Diversity Recruiting: How Good Intentions Can Result Negative Outcomes

Since the 1960s, diversity has been a topic of discussion in corporations compelling leaders to figure out how to address the growing issue.  It was recognized that the changing demographics in the United States – with the increase of people of color – would create the opportunity to leverage diverse talent to contribute to the competitive advantage of companies and help them differentiate themselves in their respective marketplaces.  Corporate leaders realized that to attract and retain people of color, the current methods and approach for talent acquisition had to change.

To help with talent acquisition of diverse talent, companies started creating new ways to reach the top talent in diverse communities.   The new approach to diversity recruiting included creating internal affinity groups to help with recruiting candidates, changing the company’s marketing tools to include more people of color in the brochures, websites and catalogs, and consulting with diversity-focused external recruiters and search firms.  Also, internal recruiting teams started to visit diversity-focused career fairs and job events that had large pools of candidates they could access and interview.  Company leaders created new partnerships with professional organizations i.e., the National Black MBA Association and the National Society of Black Engineers to recruit newly minted technology and business candidates to individual contributor roles.

As companies started down the path of diversity recruiting, an opinion was formed by recruiters that the diverse talent pipeline was broken and that there were not enough candidates out there in the market to fulfill open positions according to McKay and Avery (2005).  Some companies still hold on to this thought today which impedes progress in diversifying their workplaces.  While the reason for a lack of diversity was attributed to the pipeline, the companies failed to examine the bias that existed in the recruiting process itself.  By blaming the pipeline, leader absolved themselves from the responsibility of understanding the root cause of discrimination and exclusion built into their talent acquisition policies and procedures (McKay and Avery, 2005).

      One of the more popular tactics used by companies to recruit candidates was the implementation of a career-focused website separate from the corporate website.  These career-focused websites listed all the job openings available across the company and displayed images that portrayed a diverse workforce and an inclusive culture.  It was proven that Black, Indigenous, and People of Color (BIPOC) candidates were more likely to apply for jobs where the marketing reflected people that looked like them while white candidates applied at the same rate (McKay and Avery, 2005).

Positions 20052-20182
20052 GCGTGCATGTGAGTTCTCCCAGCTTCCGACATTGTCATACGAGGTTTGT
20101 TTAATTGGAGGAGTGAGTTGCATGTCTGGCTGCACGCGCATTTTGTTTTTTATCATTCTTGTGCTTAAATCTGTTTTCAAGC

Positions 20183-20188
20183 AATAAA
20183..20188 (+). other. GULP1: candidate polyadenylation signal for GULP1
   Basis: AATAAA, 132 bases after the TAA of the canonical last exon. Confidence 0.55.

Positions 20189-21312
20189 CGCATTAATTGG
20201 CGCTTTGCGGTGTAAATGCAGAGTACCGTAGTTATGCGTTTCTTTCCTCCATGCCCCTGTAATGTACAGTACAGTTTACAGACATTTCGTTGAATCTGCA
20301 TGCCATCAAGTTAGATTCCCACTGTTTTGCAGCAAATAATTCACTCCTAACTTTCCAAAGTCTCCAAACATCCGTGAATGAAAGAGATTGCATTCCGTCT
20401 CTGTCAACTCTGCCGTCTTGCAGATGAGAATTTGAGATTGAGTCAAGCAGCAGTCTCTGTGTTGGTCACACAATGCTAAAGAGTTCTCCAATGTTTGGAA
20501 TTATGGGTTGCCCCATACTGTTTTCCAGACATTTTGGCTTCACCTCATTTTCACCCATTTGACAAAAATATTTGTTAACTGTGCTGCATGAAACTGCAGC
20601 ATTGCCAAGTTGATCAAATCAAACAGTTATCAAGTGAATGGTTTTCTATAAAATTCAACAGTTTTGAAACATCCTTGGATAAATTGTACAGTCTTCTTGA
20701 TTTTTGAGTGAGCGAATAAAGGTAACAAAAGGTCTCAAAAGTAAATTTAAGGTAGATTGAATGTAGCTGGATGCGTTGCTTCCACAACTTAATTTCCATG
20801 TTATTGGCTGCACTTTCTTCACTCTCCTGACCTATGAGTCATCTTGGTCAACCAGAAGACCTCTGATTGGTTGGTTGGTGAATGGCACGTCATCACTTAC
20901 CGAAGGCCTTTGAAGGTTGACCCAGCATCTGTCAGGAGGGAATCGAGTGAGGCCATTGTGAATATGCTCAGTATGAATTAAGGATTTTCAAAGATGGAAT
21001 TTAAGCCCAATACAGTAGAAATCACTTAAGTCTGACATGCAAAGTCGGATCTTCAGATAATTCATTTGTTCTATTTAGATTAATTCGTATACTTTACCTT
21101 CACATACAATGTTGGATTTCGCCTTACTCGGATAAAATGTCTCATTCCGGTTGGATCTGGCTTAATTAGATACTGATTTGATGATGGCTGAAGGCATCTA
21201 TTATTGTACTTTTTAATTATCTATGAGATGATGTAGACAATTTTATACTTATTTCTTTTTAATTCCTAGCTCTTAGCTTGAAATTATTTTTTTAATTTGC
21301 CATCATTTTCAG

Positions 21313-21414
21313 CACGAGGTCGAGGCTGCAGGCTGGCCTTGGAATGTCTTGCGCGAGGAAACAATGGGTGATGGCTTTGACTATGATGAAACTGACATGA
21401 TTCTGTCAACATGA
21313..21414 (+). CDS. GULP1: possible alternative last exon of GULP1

Even when companies were successful in recruiting diverse candidates, the reality of their onboarding did not match the advertising they saw as they were being recruited.  This results in a high amount of attrition for BIPOC candidates because these candidates feel like they fell victim of a “bait and switch” scenario.  Candidates are being sold one vision of the company while seeing another vision themselves and deciding to forgo the opportunity because the culture isn’t inclusive. 

 Key Points

There is value in having a diverse workforce.  Peter Drucker, considered by many as the father of management, concluded that after World War II all firms must develop and implement human resource practices that will allow diverse talent to be utilized to build a competitive advantage based on the changing demographics of the country (Oyler and Pryor, 2009).  The previous tactics used to acquire talent would now have to be altered to get the attention of people of color and to attract them to apply for open positions.

When the advertising of the company included more people of color, the application rates of the targeted demographic increases.  Glassman and Glassman (2017) indicated that representation is key when conveying the message of diversity and inclusion in a company’s marketing efforts.  Companies that create affinity groups to build communities within an organization should leverage those groups to help with recruiting top talent that they can identify with and support when they arrive.